“And now, prepare for teleportation!” As soon as the words were spoken, sparkling multicolored lights encircled Val in wide rings, then constricted. She could feel them against her skin like static electricity. Then the floor dropped out from beneath her feet, and she went into freefall. Not zero-gee, but her feet weren’t touching the ground.
“Fuck,” she said loudly.
Then the lights slowed down and she could feel herself decelerate, then land, roughly, on something solid—the floor again, of course. As the tube of light sparkled away, she was standing on a carpeted floor, surrouded by other people. It looked like an airport, with signs pointing in the direction of the different “lands” within Imagina. She walked up and put her hand on the closest wall. Her fingers stopped in the right place, although she didn’t feel texture against them—just a sense of something solid.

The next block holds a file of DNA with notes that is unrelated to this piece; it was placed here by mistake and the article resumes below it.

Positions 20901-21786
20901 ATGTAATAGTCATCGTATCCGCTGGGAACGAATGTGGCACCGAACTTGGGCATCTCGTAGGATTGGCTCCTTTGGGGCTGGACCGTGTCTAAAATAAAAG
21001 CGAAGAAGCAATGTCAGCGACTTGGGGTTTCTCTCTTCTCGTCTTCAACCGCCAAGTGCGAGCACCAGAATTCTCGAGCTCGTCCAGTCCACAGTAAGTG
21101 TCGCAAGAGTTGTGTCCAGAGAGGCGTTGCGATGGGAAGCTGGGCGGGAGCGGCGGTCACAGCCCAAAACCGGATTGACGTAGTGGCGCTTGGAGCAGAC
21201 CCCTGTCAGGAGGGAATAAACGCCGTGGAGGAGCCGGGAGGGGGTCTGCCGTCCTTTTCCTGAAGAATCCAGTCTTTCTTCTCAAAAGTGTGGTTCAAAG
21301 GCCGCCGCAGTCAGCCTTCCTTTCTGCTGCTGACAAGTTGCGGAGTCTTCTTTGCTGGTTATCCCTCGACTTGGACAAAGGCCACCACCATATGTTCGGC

Her inner engineer had already started dissecting it: they’d tied the virtual world engine to not only a holography system but a motion simulator and some scarily good tactile feedback gear. This didn’t just cross the perceptual threshhold past which you reacted to it as if it were real, it blew the door off its hinges.
“Val!” Debbie ran up to her. The vixen was wearing a Victorian-era light beige ruffled dress, complete with hoop skirt. “I want to go to the frontier town!”
“To be a damsel in distress?” Val grabbed the vixen and spun her around.
“Hey!” Deb wobbled, trying to keep her balance.
“That’s a great digitization of you, considering they got it that fast.” The vixen looked furry, but felt like the wall—just something solid under Val’s fingers. “Ha! Texture seam. Look.” She touched Debbie’s cheek ruff.